Knowing which frogs and toads in your area are dangerous will help you to best gauge how closely you should be monitoring your dog when they are outside. While there is still a risk of parasites and illness from any dead frog or toad, poisonous frogs should be your main concern. Most of the clinical symptoms are quite similar between these deadly species (Source: MSD Vet Manual).
Here are some of the most poisonous frogs and toads and where they are located:
|Frog / Toad||Scientific Name||Location|
|Cane/marine toad||Rhinella [formerly Bufo] marinus||North America: Texas, Florida, Louisiana, Hawaii, Mississippi)
|Colorado River toad||Incillus [formerly Bufo] alvarius||North America: Southwest United States (New Mexico, southern California, Arizona, Colorado) and Mexico|
|Pickerel Frog||Rana [Lithobates] palustris||North America: Eastern United States (north to south: Maine to the Carolinas, Minnesota to Texas)
(Source: University of Georgia)
While these are not the only frogs and toads that you should be worried about, they are the most deadly ones and can cause the most harm to your dog.
Best Practices for Keeping Dogs Away From Frogs
Most frogs are nocturnal and are more likely to seek out food and be active at night. Be sure to keep your dog’s food and water bowls off the ground or avoid leaving them outside. Toads may be attracted to them, and this will not only increase the risk of contact but could contaminate their food, as well (Source: ASPCA).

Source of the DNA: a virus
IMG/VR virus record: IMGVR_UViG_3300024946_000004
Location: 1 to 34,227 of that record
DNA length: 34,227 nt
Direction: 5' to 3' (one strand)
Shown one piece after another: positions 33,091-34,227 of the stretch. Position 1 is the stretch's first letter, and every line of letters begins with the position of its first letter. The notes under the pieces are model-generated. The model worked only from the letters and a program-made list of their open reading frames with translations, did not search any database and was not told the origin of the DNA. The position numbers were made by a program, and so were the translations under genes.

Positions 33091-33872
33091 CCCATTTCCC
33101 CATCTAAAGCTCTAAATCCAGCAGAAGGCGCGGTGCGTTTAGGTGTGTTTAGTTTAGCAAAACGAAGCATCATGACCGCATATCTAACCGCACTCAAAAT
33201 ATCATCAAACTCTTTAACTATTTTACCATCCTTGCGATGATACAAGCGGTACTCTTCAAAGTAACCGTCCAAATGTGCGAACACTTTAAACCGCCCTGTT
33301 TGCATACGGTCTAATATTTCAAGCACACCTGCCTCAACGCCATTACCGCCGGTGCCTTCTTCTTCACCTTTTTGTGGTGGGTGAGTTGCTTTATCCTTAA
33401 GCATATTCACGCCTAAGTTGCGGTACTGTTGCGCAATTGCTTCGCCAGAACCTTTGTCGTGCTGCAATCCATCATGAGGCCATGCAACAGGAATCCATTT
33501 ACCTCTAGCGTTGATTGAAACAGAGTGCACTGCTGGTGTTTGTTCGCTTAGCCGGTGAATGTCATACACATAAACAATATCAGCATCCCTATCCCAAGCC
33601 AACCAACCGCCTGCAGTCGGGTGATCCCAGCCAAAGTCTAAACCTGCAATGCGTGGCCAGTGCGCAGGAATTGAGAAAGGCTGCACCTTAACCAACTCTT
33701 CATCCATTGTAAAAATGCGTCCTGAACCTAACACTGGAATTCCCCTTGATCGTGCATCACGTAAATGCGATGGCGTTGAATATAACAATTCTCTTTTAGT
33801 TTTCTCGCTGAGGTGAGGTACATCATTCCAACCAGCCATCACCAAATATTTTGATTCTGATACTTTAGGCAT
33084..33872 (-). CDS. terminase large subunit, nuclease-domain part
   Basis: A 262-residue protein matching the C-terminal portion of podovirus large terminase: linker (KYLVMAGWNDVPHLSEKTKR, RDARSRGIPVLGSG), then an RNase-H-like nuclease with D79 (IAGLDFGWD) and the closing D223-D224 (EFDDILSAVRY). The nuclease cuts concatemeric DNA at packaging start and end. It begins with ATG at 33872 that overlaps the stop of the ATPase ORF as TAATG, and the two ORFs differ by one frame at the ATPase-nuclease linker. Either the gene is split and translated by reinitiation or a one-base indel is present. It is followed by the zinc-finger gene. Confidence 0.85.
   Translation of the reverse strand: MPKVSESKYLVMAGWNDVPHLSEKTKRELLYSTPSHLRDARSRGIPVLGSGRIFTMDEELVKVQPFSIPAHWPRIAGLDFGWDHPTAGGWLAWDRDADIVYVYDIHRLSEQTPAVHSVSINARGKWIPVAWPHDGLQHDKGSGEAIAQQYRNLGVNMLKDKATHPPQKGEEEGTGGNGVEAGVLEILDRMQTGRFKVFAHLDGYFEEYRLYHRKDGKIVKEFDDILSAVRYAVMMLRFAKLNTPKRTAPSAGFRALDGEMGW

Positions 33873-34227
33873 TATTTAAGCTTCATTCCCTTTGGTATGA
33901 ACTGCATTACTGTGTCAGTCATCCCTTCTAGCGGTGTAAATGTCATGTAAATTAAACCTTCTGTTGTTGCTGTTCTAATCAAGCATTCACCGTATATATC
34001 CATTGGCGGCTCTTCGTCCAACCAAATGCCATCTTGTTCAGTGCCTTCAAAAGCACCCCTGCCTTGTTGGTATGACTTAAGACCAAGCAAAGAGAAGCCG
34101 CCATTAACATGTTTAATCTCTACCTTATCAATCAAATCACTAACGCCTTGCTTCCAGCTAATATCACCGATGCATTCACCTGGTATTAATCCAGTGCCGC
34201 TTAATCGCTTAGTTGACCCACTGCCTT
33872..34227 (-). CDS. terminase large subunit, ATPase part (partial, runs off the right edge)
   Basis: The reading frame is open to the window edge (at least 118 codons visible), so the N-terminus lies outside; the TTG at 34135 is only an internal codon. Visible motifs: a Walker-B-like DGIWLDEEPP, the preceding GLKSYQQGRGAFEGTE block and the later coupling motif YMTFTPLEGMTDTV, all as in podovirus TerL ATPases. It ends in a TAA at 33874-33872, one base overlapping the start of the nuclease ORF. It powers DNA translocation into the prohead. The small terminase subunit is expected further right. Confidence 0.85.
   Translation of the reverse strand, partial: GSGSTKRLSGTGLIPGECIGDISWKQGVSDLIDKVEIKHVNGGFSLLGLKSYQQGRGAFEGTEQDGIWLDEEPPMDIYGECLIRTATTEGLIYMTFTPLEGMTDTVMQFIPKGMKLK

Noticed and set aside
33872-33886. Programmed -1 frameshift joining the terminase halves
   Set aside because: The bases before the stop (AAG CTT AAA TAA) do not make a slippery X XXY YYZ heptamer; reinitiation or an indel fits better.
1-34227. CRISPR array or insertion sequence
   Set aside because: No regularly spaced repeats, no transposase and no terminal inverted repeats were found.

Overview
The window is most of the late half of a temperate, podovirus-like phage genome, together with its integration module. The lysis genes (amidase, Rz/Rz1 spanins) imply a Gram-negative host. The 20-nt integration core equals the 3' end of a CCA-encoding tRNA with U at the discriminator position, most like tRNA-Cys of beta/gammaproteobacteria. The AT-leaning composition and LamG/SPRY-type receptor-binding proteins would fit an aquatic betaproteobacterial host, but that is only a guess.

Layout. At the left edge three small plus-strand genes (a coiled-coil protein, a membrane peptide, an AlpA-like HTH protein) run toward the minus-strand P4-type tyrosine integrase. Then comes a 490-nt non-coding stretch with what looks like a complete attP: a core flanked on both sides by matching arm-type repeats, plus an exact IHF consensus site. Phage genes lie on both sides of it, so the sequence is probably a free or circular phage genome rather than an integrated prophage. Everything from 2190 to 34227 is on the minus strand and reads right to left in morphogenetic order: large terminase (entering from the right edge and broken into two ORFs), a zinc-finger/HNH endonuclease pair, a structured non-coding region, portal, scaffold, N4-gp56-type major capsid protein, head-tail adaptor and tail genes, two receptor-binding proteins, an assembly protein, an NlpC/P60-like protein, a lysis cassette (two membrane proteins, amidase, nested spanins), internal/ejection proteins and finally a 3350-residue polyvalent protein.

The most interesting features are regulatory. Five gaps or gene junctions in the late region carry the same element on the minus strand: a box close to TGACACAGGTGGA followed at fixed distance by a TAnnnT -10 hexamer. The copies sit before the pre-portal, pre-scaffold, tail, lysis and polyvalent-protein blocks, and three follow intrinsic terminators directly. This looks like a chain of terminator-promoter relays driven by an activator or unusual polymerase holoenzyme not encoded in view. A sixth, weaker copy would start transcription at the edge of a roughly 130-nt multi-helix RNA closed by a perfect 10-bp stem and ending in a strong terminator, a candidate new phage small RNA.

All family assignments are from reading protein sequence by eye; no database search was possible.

Coming in contact with these various frogs and toads is most common in these situations:
- Summertime or high humidity months
- Around rainfall
- At dawn or dusk
Eating a dead frog can bring about similar symptoms to eating other poisonous substances, such as chocolate or antifreeze. Unlike these commonly consumed items, poison from frogs and toads acts quickly, and forcing them to vomit will not combat the effects that have made their way into the bloodstream.
Fortunately, frogs and toads taste bad to dogs, so they often spit them out before many of these negative health risks can occur. If your dog does try to pick one up in its mouth, you should quickly rinse out their mouth for 5-10 minutes as the toxic secretions are located on the frog or toad’s back and can still cause harm when licked.
Health Risks When Dogs Eat Dead Frogs
The greatest risk to dogs eating dead frogs and toads are parasites and death. The former is most common because it can easily be found in dead animals and then transferred to the dog after being eaten. The more serious issue of death is present when poisonous frogs and toads are eaten. Even after the amphibians die, their poison can seriously injure or kill your dog.
Being aware of the dangerous frogs and toads in your area will help you to take the appropriate steps in treating your dog. You can ask your veterinarian or conduct your own research based on the area you live in. If there are poisonous frogs and toads in your area, you should take quick action and see a veterinarian.